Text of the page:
By all accounts, Gerald Everett was a good fit for the Seahawks’ new offense.

For one, his familiarity with first-year offensive coordinator Shane Waldron, both coming from the Rams, was generally seen as a benefit for him and the team as the new scheme was implemented, and then Everett quickly bonded with star QB Russell Wilson in training camp. All good things.

Everett followed up with a productive season, posting 48 receptions (on 63 targets) for 478 yards and a career-high four touchdowns.

Question is, will he be back in Seattle in 2022? Will either of the Seahawks’ starting tight ends be back?

Those are the looming questions at tight end as we continue our reviews of the Seahawks’ position groups heading into the offseason.

Tight end


Gerald Everett

Age: 27

Snaps played in regular season: 650

Contract situation: Unrestricted free agent

Will Dissly

Age: 25

Snaps played in regular season: 512 offense/181 special teams

Contract situation: Unrestricted free agent


Colby Parkinson

Age: 23

Snaps played in regular season: 187 offense/139 special teams

Contract situation: Has two years left on his four-year rookie deal with a nonguaranteed base salary of $895,000 in 2022.


Others on roster

Tyler Mabry appeared in six games in 2021, playing mostly on special teams.

2021 review

Take away Everett’s dreadful game in the Seahawks’ Dec. 5 victory over the 49ers — when he effectively committed three turnovers, two of which happened at or near the goal line — and he had a fine first season as Seattle’s No. 1 tight end.

Indeed, Everett’s pass-catching numbers were the most by a Seahawks tight end since Jimmy Graham’s departure after the 2017 season.

Even so, Everett’s production might have fallen a little short of some outside expectations after the Seahawks signed him away from the Rams as free agent last offseason (on a one-year, $6 million deal). He was good, but not necessarily great — and not always a consistent presence in the offense.

Dissly, meanwhile, was solid again as the No. 2 tight end, with 21 catches (on 26 targets) for 231 yards and one TD. Beyond that, his real value is as a blocker, and he was a key factor in the revitalized rushing attack late in the season.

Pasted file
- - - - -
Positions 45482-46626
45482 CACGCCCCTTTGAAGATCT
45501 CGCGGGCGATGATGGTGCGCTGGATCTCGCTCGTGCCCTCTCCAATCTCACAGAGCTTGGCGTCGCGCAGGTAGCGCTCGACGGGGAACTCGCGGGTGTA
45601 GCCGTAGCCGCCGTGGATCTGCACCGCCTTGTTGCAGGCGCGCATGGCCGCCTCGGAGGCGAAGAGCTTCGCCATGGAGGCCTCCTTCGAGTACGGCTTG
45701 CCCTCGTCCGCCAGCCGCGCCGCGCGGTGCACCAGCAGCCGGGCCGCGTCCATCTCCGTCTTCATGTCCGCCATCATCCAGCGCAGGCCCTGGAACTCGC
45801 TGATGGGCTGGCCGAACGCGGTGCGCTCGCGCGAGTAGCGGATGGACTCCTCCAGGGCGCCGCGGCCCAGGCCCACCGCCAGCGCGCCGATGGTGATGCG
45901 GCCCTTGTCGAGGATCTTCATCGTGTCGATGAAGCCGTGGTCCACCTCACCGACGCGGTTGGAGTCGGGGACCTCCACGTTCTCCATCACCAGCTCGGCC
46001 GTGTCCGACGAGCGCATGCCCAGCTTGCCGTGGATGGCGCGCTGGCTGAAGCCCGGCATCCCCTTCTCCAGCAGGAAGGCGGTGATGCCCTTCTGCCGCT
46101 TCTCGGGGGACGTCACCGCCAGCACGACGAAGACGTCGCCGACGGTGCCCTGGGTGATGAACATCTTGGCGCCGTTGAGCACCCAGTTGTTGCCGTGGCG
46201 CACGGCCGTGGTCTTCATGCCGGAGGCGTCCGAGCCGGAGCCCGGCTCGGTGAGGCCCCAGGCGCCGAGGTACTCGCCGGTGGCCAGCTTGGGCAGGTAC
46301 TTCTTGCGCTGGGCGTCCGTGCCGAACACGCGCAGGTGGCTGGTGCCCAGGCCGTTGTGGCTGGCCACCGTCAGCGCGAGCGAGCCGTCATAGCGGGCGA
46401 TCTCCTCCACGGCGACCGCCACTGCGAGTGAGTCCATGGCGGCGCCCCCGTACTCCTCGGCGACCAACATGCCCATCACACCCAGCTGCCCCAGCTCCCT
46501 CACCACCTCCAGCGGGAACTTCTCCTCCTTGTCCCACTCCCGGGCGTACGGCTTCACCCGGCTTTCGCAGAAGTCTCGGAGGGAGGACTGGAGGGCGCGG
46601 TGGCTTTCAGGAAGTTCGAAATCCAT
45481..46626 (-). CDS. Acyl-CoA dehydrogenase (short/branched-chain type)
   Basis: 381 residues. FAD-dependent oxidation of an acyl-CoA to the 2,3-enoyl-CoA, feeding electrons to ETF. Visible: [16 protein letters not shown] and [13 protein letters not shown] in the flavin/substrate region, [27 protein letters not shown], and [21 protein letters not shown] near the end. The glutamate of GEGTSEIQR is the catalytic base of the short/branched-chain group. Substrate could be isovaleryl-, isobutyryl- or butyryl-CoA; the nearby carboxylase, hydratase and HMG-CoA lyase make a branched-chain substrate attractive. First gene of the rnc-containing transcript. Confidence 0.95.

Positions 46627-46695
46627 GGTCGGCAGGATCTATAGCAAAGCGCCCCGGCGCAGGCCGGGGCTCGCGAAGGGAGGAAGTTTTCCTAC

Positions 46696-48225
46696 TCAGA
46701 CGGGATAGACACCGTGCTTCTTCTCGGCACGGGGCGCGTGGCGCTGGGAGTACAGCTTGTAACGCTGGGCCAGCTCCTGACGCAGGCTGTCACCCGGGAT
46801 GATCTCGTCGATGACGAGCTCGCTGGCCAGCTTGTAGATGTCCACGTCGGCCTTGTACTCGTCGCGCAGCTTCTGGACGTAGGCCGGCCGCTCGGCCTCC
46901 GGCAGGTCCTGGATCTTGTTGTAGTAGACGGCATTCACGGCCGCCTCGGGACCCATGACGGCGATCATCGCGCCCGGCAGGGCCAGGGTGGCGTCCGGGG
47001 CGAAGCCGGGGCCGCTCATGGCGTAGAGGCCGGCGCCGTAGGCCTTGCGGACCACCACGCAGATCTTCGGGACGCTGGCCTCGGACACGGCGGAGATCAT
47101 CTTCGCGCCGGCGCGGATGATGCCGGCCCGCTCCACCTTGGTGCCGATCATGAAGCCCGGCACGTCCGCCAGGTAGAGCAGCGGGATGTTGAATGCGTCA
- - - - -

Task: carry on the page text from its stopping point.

Parkinson, at 6-foot-7, showed some flashes of his potential (five catches, on eight targets, for 33 yards) in limited snaps. The 2020 fourth-round pick out of Stanford missed most of his rookie season because of a broken foot, and then missed the first month of the 2021 season with a similar injury in the same foot.


2022 preview

Everett and Dissly are both unrestricted free agents, meaning the Seahawks tight end situation could be in store for a significant overhaul this offseason.

Or perhaps not.

The hunch here is the Seahawks will want to bring at least one, if not both, back in 2022.

Dissly, in particular, would seem to be an obvious priority, given Pete Carroll’s desire to run the ball plus Dissly’s steady hands in the passing game (he has caught 76 of his 96 targets in four seasons, a 79% catch rate that would rank among the best in the NFL if he had enough catches to qualify).

You could make a compelling case either way with Everett.

Again, he did provide the sort of breakaway potential the Seahawks haven’t had at tight end in years, and no one in the passing game was tougher to tackle than Everett. For an offense that has struggled to find a No. 3 wide receiver, why let a solid starting tight end walk away?

But if the Seahawks would prefer to spend free-agent money elsewhere — on an established No. 3 wide receiver, perhaps, or on the offensive line or edge rusher or free safety … yes, this team has a lot of needs — then they could probably be OK with a Dissly-Parkinson pairing at tight end in 2022. (And then sign a mid-tier veteran for depth and/or take a developmental tight end in the middle of the draft, perhaps.)

No, Parkinson hasn’t proven himself yet, but the Seahawks do like his upside. And for one-sixth of the cost of Everett’s salary, it’s not unreasonable to think Parkinson could assume 75% of Everett’s production in the passing game.

Are the Seahawks convinced Parkinson is ready to take a leap forward in Year 3? That question, no doubt, will be a major factor in the team’s decision to try to re-sign Everett, and looms as one of the more intriguing questions about the makeup of this offense this offseason.  

Up next: Wide receivers.